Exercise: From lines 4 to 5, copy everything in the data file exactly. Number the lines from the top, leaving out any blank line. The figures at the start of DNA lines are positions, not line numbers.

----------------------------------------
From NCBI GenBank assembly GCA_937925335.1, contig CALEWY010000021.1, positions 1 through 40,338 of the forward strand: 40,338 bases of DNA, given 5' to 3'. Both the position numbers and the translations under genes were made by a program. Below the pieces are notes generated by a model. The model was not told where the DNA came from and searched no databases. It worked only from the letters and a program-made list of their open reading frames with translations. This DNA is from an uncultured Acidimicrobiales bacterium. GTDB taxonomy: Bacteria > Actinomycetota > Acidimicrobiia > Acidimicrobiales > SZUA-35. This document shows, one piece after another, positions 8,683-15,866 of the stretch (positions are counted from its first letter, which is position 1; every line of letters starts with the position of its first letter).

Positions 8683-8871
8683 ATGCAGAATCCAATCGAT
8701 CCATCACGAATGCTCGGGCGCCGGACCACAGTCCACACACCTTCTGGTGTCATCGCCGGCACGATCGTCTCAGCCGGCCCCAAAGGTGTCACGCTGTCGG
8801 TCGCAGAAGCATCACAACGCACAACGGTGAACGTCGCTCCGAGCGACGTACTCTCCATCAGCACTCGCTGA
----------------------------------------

8701 CCATCACGAATGCTCGGGCGCCGGACCACAGTCCACACACCTTCTGGTGTCATCGCCGGCACGATCGTCTCAGCCGGCCCCAAAGGTGTCACGCTGTCGG
8801 TCGCAGAAGCATCACAACGCACAACGGTGAACGTCGCTCCGAGCGACGTACTCTCCATCAGCACTCGCTGA